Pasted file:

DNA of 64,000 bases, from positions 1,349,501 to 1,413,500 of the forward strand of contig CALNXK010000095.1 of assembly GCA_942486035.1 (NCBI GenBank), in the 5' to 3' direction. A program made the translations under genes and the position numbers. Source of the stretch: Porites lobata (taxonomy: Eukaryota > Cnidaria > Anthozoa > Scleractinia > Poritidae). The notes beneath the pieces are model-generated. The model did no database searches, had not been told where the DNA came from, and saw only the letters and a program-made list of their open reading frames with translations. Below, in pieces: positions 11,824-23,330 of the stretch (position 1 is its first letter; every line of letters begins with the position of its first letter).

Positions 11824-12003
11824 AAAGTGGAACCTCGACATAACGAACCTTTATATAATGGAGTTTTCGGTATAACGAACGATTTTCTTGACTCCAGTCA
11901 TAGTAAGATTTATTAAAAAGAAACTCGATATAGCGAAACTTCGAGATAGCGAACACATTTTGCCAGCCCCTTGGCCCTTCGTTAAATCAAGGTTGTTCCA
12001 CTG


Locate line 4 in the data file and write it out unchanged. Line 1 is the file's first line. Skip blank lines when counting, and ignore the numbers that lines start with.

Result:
11901 TAGTAAGATTTATTAAAAAGAAACTCGATATAGCGAAACTTCGAGATAGCGAACACATTTTGCCAGCCCCTTGGCCCTTCGTTAAATCAAGGTTGTTCCA